After a decade of fast growth, going from 250 employees to 15,000 employees and from $5 million in revenue to $754 million as well as being ranked No. 1 in the Business Today Best Employer survey, Infosys Group felt a rude shock in 2003 when it fell off of the Best Employer List completely. Because of this disaster, the leadership of the company held a meeting in November of 2003 to set a new and aggressive milestone for the company: to ensure that Infosys Group was on the Top Ten lists of both Best Performing Companies as well as Best Employers by 2007. While leadership set this seemingly attainable goal, the HR team knew it would be no easy task as no large organization had ever been able to achieve this distinction because of the need to control costs for financial performance and the spending required for employee satisfaction. The fact that Infosys fell completely from the Best Employers list caused a huge media uproar and commotion in the industry, and the situation was referred to as the “downfall” of the poster child of the Indian software industry. As Infosys continued its growth, the HR team knew it needed to prevent crises like this from happening in the future, but they did not have a model or path to follow.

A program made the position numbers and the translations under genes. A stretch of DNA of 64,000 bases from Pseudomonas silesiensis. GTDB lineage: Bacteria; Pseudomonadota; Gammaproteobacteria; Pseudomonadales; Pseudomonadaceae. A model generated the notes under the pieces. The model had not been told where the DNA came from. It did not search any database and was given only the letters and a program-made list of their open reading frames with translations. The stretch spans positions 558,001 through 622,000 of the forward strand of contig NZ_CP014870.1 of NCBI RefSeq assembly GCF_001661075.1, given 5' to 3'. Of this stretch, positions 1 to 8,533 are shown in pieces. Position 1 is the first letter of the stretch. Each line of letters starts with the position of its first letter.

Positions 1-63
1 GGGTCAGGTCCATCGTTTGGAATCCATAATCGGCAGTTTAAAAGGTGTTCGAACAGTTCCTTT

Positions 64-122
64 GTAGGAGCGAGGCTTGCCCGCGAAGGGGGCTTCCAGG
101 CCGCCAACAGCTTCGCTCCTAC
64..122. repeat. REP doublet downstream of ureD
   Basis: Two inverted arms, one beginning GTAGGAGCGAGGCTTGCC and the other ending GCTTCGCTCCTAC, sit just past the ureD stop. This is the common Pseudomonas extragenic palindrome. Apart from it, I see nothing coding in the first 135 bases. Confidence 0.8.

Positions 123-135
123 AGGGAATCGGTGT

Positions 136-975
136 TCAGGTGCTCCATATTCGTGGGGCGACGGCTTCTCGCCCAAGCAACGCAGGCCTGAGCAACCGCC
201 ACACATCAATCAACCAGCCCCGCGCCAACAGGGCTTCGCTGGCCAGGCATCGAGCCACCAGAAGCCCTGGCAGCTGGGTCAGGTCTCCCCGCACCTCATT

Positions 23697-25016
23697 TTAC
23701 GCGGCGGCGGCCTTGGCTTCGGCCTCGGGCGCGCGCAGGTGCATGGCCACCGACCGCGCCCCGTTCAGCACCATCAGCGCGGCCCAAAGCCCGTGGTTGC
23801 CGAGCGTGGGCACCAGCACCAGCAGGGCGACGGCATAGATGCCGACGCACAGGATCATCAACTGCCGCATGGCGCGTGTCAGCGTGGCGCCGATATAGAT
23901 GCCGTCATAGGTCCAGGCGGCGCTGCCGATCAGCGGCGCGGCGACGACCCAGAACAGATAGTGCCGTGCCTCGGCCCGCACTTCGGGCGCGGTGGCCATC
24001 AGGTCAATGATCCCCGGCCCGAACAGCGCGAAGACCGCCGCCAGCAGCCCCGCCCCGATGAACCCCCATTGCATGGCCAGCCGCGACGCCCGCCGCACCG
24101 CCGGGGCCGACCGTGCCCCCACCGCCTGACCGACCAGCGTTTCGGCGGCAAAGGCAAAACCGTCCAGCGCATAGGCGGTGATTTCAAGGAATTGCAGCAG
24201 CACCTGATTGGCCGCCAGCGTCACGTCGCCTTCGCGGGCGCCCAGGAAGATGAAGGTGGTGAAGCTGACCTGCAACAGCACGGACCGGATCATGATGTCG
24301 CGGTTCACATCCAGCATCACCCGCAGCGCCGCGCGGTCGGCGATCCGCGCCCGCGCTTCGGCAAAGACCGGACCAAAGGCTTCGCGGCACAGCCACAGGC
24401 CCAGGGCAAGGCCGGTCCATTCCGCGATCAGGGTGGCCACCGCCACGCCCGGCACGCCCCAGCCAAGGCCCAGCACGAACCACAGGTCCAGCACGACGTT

In 1981, after working in the public sector and at a start-up software firm in India, Narayana Murthy, along with six others, left their jobs at the software firm and founded Infosys with only $250 borrowed from their spouses. From the start, Murthy and his six colleagues shared a vision of creating wealth in a legal and ethical manner. Youngest cofounder and current CEO Nandan Nilekani stated that they wanted to build a company that “was professionally owned and professionally managed, with good corporate governance, good employee management, and good ethics.”
The bureaucratic and heavily regulated governmental environment in India in the 1980s made it very difficult for Infosys...
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